Mark Tremonti talks new Alter Bridge album, tour and rig
Read more about Mark Tremonti talks new Alter Bridge album, tour and rig at MusicRadar.com
© Amy Harris/Corbis
Mark Tremonti’s fretting hand never stays still; having completed touring with his solo band Tremonti, he’s been back in the studio recording the new Alter Bridge album, due this September. And Mark was kind enough to take a break from mixing it to give Total Guitar the lowdown on an album that finds the band pushing their own high standards again.
The band will make their live return to the UK, the place that embraced Alter Bridge first, with an arena tour in October featuring Shinedown and Halestorm as support.
Total Guitar caught up with Mark for a preview on the new Alter Bridge album, tour and how his rig is looking these days.
Alter Bridge, Creed and your solo band… you’ve been on the road a lot for several years. How attuned have you become to what kind of things fans respond to live and has that influenced the next Alter Bridge album?
“We actually talked about that a lot on this record. We talked about how these songs would translate live and we reminded ourselves that whatever we put on the record, we have to play. So we’ve got to make this fun, and if you have an album full of ballads you’re going to be outing yourself to sleep everyday. So this record is a very high energy record, fun to play and I think it will translate very well live.”
‘AB III’ was quite a dark album in places, is this more upbeat overall in terms of mood?
“I don’t think it’s as dark as ‘AB III’ but listening to it, a lot of the lyrics are still on the darker side of things. But there’s definitely a few uplifting concepts and themes on there as well. There’s apocalyptic lyrics… all kinds of moods.”
Did you spend longer in preproduction on this album to work in more detail on the songs?
“We had a lot of time in preproduction, probably the most we’ve ever dug into a record in preproduction mode. Elvis [Michael Baskette, longtime AB producer] did a really great job at challenging us on this record. We came into the studio with songs that we thought were well structured and ready to go. And he agreed but we decided to just try and a mess with some arrangements, change time signatures. We constantly took parts, that we knew were good parts, but wanted to see if we could make them better. And it really pushed us to make a better record.”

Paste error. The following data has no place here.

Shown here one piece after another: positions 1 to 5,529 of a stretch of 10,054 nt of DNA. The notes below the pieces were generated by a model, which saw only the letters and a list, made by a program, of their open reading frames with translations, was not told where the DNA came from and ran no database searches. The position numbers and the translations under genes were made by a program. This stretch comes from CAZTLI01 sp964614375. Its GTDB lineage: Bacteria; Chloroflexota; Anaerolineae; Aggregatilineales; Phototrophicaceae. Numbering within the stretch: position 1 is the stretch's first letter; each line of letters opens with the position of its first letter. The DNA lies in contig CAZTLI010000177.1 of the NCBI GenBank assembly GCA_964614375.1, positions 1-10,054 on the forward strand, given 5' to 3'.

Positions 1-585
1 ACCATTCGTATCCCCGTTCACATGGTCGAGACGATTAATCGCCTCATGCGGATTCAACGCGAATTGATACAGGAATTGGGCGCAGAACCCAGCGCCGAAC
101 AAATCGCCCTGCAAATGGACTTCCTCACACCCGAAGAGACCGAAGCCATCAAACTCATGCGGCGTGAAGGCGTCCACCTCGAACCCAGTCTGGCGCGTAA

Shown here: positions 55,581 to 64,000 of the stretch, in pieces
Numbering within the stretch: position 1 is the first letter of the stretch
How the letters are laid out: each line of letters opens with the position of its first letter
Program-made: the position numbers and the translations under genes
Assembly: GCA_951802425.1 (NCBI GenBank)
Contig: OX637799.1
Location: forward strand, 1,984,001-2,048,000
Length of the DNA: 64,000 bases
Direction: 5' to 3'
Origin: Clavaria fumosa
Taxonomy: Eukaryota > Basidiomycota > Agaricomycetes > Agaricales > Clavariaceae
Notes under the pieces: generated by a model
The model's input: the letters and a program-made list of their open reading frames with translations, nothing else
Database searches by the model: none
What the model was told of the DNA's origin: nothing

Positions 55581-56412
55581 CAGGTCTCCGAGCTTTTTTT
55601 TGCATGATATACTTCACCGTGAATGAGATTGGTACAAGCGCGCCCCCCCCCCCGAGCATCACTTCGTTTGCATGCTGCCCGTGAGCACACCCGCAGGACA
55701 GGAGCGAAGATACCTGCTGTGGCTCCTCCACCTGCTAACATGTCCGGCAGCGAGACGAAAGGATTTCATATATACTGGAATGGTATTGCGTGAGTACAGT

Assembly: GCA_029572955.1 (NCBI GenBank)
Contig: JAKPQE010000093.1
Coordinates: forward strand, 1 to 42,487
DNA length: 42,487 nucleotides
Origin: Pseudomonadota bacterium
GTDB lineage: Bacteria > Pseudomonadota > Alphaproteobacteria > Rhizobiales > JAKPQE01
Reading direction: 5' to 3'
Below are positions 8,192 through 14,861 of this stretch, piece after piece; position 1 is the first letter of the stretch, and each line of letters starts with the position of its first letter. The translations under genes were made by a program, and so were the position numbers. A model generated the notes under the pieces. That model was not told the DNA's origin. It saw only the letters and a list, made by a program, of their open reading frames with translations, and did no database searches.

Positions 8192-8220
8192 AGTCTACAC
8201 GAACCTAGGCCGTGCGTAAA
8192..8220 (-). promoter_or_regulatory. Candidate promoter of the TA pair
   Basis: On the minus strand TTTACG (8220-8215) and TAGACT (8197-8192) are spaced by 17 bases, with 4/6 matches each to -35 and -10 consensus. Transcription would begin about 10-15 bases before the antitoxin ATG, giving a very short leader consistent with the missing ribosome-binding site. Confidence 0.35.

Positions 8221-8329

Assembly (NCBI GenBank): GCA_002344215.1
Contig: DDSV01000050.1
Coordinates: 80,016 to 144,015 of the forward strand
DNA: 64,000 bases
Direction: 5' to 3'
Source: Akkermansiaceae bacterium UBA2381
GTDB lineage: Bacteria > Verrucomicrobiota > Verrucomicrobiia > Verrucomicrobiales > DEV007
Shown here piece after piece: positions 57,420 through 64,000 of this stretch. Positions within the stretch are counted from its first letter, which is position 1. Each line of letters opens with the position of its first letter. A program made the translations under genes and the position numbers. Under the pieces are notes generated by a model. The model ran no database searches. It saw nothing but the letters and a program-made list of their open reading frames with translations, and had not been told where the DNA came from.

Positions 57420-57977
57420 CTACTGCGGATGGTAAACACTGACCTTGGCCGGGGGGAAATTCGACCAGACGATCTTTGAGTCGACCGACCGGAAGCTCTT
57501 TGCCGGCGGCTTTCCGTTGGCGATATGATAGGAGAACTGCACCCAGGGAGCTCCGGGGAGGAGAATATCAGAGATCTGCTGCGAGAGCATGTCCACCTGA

Was it comparable to the process of making ‘Blackbird’?
“With ‘Blackbird’, we had even gone into the studio after a longer writing process. With this album it was a very short writing process before preproduction because when we got together [to write] we were putting together at least one or two songs a day arrangement-wise. So it was a matter of weeks before we said, Let’s go to preproduction and get arrangements on these things.
“That’s the quickest time we’ve ever gone through the initial [writing process] which is probably the most important process; getting the outlines for these songs down. But then after that we really dug into the songs, made preproduction really count.”
When we spoke to you around the time the Tremonti album was coming out, you mentioned a desire to experiment with your approach to writing guitar solos, to write them with a singing Gilmour-esque approach in terms of a strong melody. Has that panned out for this record?
“Yes, on one solo in particular. There’s a song that has the title right now of ‘Bleed It Dry’ and I wanted to sing it in my head and see how it translated on the guitar. I heard David Gilmour would do that. There’s no shredding in the solo, that’s what I tried to keep away from on that. Now go on a reflex but try to go off of pure melodic approach, vocal phrasing. And that’s kind of how that solo turned out and I’m very happy with that way it turned out.”
Is it true you sing lead vocals on one of the songs?
“Yes, when they were working on vocals Elvis told me that Myles wasn’t really connecting with one of the songs and they started talking about me giving it a go. Elvis said, ‘Let’s take a negative and give you a chance to take that song that he’s not feeling and sing it.’ So I wrote it about a fictional apocalypse. Right now it’s called ‘The Waters Rise’ and I’m glad to be able to have done it.”
It sounds like you’re still looking to push yourselves and try new things as a band…
“Yes and I think that’s one of the main reasons we wanted to do that, to let the fans know that we are doing new things and to expect new things and surprises.”
Is this a heavy, full-on album in terms of the guitars or did you strip things back on any songs, such as an acoustic approach?
“It’s a pretty aggressive record guitar-wise, there’s not a whole lot of acoustic on there. There’s maybe two or three songs that feature acoustic guitar parts. There’s actually an nylon acoustic intro that features on there – another surprise we threw out there with Myles.
“I don’t think he’s ever featured on a big guitar intro to an Alter Bridge song. It’s called ‘Cry Of Achilles’ and he played me the part when we were putting the album together and I said, ‘Man, we’ve got to turn that into a song for sure!’ And it’s a big nylon string intro that he does and it’s fantastic, it’s one of my favourite songs on the album.”
Did you change your rig much for this album?
“I didn’t really change it, there’s the Cornford RK100… I love that amp and I brought it in to see what Elvis thought and he’s a huge fan of it as well now. I think that’s going to be mainly 70 per cent of my rhythm tone and my lead tone as well. Of course we always use the Boogie tucked in there and the [Bogner] Uberschall – so it’s a combination of the three of those amps, depending on the approach and the song, those are the main amps.”
You used the Cornford on the solo album too, it’s certainly proved versatile for you in the studio…
“Very versatile. For me it’s the best for the lead and rhythm stuff in the same amp, and it does it well.”
You streamlined your live rig for frontman role in the Tremonti band, are you looking forward to going back to your full quota of gear on the Autumn tour?
“Yes, it’s such a different world. My main rig for Alter Bridge, it just sounds so big for me onstage. When I was in the centre of the stage it was hard for me to get that rig to work for my solo stuff. I found that it’s funny having to hear vocal and guitar at the same time, I’m not picky at all for my solo stuff.